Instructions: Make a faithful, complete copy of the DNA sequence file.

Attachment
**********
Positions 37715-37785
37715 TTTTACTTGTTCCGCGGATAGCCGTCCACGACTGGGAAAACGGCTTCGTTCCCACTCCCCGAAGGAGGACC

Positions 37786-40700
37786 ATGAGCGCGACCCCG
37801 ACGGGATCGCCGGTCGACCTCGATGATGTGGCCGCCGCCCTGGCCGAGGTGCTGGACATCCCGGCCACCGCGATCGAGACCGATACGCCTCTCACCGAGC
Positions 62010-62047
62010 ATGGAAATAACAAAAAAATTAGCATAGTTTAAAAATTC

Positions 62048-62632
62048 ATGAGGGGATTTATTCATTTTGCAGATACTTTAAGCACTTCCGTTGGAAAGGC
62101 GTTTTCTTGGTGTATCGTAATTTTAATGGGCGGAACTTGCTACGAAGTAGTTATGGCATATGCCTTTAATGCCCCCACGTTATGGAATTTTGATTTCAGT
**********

Positions 37715-37785
37715 TTTTACTTGTTCCGCGGATAGCCGTCCACGACTGGGAAAACGGCTTCGTTCCCACTCCCCGAAGGAGGACC

Positions 37786-40700
37786 ATGAGCGCGACCCCG
37801 ACGGGATCGCCGGTCGACCTCGATGATGTGGCCGCCGCCCTGGCCGAGGTGCTGGACATCCCGGCCACCGCGATCGAGACCGATACGCCTCTCACCGAGC
Positions 62010-62047
62010 ATGGAAATAACAAAAAAATTAGCATAGTTTAAAAATTC

Positions 62048-62632
62048 ATGAGGGGATTTATTCATTTTGCAGATACTTTAAGCACTTCCGTTGGAAAGGC
62101 GTTTTCTTGGTGTATCGTAATTTTAATGGGCGGAACTTGCTACGAAGTAGTTATGGCATATGCCTTTAATGCCCCCACGTTATGGAATTTTGATTTCAGT